NEWS RELEASE, 10/22/98
Noted tree expert and UC Berkeley professor of forestry Robert Cockrell is dead at the age of 89
By Jacquie Frost, Public Affairs
BERKELEY -- Robert A. Cockrell, a noted expert on trees and wood who also is credited with foresting part of the University of California, Berkeley, campus, died Oct. 10 at Kaiser Permanente Medical Center in San Rafael. He was 89.
A professor emeritus of forestry, he joined the UC Berkeley faculty in 1936 to teach courses in forest utilization, wood anatomy and dendrology - the study of trees.
He also planted hundreds of trees throughout the campus, many of them from seeds given to him by former students and colleagues at Clemson University in South Carolina and Syracuse University, where he taught before coming to UC Berkeley.
The first, a red cedar planted at West Circle shortly after he arrived, still stands.
In 1976, Cockrell published a revised edition of "Trees of the Berkeley Campus," described as one of UC Berkeley's most popular publications. The booklet gave Latin and common names, as well as descriptions, for hundreds of unusual shrubs and trees on the campus.
His scholarly research in the mechanical properties of second growth giant sequoia revived an interest in the species which led to its planting in many parts of the southern Sierra Nevada.
Cockrell helped to develop the graduate program in forestry at UC Berkeley and served for many years as the graduate advisor for the School of Forestry (now part of the College of Natural Resources).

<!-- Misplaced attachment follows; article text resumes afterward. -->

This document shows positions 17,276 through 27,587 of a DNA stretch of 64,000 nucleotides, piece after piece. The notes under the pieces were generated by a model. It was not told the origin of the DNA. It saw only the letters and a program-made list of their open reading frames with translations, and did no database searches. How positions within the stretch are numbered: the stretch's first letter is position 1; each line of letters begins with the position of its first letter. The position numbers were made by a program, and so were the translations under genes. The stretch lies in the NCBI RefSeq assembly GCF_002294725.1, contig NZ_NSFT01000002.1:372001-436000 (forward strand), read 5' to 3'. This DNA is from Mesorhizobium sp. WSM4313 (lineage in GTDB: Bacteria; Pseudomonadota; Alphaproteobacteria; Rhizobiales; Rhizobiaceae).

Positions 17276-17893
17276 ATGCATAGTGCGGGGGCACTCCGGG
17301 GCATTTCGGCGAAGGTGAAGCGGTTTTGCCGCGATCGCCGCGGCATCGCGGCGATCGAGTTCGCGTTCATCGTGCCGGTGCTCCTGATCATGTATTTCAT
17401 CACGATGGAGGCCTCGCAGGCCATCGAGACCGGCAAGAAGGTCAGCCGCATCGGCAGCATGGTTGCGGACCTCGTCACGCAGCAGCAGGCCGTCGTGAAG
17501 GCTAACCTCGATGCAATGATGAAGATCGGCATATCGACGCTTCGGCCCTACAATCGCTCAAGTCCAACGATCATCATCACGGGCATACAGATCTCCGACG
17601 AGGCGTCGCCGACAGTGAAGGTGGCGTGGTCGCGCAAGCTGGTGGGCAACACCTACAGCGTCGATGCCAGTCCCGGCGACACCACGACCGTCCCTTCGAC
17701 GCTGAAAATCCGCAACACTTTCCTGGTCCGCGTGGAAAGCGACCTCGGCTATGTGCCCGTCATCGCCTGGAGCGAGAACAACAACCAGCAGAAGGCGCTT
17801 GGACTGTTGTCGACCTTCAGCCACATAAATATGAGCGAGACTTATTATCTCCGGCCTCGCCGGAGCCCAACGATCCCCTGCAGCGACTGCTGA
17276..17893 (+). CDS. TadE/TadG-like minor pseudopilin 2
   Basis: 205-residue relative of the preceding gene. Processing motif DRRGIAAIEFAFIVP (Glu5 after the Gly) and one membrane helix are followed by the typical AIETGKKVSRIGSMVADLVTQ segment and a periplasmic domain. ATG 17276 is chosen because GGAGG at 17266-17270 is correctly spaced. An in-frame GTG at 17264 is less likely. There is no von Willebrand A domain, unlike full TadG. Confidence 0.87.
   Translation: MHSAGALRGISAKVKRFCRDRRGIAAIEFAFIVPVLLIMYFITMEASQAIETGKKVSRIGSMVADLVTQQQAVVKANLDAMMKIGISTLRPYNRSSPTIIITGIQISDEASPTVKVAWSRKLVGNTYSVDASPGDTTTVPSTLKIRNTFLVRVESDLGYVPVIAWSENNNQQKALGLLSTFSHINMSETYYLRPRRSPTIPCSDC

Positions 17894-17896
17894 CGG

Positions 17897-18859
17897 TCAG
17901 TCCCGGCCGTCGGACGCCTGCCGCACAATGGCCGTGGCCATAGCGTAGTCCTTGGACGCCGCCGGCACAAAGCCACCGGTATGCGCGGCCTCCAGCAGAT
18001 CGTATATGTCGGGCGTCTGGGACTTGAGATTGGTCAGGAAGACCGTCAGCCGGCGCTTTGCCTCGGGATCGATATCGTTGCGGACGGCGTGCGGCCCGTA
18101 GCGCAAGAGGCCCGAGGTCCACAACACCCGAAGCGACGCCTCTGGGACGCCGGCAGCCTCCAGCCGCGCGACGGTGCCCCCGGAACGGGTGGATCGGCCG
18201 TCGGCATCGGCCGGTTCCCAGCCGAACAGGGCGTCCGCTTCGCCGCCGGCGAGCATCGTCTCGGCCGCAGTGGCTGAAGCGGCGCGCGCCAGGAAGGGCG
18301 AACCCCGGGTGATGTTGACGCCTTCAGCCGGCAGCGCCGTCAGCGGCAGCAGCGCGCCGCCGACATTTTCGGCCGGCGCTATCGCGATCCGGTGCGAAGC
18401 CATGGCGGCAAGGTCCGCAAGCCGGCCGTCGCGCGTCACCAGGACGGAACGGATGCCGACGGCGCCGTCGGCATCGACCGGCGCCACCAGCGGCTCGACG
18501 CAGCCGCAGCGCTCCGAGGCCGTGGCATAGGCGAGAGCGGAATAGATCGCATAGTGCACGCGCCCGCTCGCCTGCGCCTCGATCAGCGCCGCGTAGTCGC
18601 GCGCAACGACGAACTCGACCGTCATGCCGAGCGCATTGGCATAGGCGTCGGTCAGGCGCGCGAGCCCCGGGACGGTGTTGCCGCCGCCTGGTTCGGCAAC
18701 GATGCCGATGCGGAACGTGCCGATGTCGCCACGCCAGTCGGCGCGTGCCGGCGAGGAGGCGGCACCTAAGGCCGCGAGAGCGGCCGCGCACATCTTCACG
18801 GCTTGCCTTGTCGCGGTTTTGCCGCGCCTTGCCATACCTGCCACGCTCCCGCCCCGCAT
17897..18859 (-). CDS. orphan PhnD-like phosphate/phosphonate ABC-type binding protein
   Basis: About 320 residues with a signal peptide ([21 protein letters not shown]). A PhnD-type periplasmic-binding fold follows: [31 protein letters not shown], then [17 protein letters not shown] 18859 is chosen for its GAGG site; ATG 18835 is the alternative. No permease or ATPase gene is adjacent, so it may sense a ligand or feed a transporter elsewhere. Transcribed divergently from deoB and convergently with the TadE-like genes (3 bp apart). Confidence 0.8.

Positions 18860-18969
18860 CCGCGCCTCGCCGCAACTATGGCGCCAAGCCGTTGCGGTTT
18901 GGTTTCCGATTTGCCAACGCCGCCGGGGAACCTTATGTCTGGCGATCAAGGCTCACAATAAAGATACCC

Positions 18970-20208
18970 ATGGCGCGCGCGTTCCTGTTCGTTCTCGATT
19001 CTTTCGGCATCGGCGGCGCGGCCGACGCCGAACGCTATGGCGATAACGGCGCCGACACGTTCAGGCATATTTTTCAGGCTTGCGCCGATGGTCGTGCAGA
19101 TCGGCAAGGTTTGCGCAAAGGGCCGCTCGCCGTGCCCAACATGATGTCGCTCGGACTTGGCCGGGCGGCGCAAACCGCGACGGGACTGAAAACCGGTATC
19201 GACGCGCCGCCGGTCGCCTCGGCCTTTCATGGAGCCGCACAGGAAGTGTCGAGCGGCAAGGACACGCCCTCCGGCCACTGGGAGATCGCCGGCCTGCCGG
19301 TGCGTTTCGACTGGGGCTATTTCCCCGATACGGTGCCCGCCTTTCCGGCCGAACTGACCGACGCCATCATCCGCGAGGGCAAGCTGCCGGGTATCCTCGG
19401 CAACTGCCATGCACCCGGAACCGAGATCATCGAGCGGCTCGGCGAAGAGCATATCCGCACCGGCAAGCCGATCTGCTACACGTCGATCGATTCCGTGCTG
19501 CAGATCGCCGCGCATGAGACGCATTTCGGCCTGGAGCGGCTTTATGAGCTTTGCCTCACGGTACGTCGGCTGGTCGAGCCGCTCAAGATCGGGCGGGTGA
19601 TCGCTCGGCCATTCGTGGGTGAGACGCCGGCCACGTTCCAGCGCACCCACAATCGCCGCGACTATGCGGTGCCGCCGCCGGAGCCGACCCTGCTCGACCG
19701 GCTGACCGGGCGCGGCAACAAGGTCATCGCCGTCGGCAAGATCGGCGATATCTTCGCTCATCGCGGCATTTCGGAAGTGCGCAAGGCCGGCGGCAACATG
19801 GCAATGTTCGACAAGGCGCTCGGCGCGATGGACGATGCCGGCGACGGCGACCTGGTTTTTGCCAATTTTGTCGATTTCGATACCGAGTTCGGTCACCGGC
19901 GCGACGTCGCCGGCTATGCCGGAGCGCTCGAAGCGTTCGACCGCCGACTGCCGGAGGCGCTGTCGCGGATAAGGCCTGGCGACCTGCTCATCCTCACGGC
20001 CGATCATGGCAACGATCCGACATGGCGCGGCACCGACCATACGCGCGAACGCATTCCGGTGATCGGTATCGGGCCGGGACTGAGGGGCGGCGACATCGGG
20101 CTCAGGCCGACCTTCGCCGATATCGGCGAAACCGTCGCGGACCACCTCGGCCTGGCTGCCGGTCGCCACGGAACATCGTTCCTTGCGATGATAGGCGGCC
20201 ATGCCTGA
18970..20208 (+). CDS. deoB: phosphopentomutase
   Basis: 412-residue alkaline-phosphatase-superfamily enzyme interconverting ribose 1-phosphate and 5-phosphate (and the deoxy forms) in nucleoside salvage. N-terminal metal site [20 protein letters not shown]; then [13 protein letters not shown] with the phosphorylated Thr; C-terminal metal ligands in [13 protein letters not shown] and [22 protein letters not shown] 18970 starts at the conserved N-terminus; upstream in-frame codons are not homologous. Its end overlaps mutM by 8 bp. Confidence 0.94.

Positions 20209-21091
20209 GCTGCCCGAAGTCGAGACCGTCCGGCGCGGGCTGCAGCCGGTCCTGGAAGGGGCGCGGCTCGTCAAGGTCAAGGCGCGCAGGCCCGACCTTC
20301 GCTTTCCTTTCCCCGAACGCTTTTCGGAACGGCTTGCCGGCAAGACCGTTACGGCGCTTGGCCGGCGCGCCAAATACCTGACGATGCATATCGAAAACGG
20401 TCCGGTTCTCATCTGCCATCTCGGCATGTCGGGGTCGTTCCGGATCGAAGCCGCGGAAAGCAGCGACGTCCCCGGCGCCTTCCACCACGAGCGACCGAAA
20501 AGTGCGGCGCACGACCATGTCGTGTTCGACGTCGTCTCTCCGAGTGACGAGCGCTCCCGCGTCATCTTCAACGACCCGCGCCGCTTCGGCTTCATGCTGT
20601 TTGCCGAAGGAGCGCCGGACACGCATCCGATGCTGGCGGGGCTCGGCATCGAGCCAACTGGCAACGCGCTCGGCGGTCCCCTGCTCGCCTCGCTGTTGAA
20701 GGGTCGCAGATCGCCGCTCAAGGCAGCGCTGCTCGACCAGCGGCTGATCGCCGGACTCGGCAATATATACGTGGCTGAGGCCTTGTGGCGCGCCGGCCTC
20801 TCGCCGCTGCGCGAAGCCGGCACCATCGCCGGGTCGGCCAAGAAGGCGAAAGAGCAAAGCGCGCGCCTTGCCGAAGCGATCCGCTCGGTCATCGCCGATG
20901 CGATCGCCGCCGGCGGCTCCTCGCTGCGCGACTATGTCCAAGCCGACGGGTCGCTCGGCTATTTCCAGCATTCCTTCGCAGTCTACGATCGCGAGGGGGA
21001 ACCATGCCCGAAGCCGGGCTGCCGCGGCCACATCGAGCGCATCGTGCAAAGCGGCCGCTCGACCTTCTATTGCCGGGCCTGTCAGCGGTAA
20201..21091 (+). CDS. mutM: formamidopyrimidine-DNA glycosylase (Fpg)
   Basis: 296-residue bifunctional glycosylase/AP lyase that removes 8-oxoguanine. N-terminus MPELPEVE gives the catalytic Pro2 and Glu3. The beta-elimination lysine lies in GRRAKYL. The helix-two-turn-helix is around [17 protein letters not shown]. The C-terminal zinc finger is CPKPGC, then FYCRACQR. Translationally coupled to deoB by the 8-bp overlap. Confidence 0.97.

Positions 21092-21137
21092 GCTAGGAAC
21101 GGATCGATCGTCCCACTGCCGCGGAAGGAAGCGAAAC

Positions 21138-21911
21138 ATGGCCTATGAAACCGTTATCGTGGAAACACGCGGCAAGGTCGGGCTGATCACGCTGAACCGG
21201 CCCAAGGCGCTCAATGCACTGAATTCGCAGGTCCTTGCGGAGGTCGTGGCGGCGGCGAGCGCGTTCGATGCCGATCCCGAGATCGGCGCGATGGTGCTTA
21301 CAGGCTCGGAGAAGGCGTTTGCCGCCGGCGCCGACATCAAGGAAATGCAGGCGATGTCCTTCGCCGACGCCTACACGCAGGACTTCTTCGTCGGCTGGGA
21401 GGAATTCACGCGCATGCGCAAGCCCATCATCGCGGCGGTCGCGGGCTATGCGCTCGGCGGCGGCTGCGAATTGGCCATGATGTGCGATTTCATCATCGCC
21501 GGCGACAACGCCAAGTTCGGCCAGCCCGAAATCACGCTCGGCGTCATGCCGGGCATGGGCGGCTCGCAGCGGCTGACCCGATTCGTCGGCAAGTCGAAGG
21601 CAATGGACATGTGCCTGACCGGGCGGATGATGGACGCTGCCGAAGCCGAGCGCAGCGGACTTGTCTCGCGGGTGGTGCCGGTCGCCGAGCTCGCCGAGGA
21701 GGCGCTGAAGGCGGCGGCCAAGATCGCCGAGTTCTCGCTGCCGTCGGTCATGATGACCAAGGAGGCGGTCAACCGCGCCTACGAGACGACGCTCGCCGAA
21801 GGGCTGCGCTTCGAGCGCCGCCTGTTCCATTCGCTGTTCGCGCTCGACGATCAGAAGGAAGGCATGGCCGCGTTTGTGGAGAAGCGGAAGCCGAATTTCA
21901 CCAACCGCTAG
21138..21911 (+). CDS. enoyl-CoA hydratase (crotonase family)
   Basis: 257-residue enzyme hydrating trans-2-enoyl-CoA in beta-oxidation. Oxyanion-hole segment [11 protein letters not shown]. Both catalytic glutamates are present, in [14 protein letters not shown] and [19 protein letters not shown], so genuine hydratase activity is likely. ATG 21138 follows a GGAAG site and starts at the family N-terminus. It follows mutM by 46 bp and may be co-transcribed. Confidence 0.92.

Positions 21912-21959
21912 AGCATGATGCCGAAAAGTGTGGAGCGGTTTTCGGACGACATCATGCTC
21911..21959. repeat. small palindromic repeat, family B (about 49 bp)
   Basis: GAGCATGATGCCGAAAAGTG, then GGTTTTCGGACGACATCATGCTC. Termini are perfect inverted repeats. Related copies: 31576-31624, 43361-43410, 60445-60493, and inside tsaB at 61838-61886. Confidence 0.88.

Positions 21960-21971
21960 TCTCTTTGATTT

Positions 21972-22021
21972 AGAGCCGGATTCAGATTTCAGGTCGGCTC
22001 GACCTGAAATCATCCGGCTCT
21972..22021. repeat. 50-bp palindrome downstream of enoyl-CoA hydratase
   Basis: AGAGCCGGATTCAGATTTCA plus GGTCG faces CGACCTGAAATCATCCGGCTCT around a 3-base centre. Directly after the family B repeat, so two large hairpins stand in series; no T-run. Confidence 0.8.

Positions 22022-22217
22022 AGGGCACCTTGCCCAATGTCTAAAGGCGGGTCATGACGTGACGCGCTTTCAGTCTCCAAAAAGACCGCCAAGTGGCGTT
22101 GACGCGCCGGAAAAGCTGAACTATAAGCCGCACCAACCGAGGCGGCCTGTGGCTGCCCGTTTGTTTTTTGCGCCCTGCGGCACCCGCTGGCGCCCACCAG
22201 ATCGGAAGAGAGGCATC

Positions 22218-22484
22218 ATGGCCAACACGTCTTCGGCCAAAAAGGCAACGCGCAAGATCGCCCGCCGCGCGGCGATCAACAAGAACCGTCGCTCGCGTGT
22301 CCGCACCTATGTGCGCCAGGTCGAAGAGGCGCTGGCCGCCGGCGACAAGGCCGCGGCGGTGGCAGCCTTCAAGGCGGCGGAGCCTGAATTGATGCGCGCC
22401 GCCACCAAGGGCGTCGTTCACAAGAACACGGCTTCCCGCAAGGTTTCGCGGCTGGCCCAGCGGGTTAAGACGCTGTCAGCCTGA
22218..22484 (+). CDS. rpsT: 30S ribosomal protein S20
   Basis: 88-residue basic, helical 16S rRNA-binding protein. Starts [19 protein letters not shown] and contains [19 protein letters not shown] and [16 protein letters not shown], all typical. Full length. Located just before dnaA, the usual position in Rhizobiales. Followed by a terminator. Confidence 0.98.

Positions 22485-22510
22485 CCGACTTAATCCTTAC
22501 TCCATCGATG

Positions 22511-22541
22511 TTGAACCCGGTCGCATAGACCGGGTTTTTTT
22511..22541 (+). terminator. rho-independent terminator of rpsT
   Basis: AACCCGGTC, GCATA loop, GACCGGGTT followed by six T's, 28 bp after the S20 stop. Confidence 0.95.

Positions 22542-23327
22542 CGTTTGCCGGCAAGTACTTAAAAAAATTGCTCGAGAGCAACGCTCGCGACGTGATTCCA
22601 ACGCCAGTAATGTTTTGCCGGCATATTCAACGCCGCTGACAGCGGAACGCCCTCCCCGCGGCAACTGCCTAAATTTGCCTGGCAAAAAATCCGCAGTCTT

He also was credited with laying the "intellectual and administrative foundations for the Forest Products Laboratory and worked at many levels to secure the lab," said Joe McBride, a professor in UC
Berkeley's Department of Environmental Science, Policy and Management.
Cockrell served on a number of committees of the UC Berkeley Division of the Academic Senate, as well as serving as that body's secretary for 10 years. He was also associate dean of the graduate division at UC Berkeley from 1954 until 1967.
He was known to have a fine singing voice and was a member of the Monk's Chorus at the Faculty Club.
"His leading of 'Good King Wencelas' at the traditional Mulford Hall Christmas sing will be long remembered," said McBride.
Born August 11, 1909, in Yonkers, New York, Cockrell received his BS (1930) and MS (1931) from the New York State College of Forestry in Syracuse and his PhD in wood anatomy from the Universtiy of Michigan (1934). After a brief stint on the Clemson College forestry staff, he accepted an appointment at UC Berkeley in 1936.
After serving during World War II for three years as a wood technologist at the U.S. Forest Products Laboratory in Wisconsin, he pushed for a similar laboratory at UC Berkeley, where one was completed in 1954.
Cockrell served in numerous administrative roles on campus before retiring in 1977.
He is survived by his wife Zylpha of San Rafael, and three sons, Findlay, Jeffrey and Seth Cockrell.
A memorial service will be held on Sunday, Nov. 8, from 4 p.m. to 7 p.m. in the Great Hall of the Faculty Club on the UC Berkeley campus.
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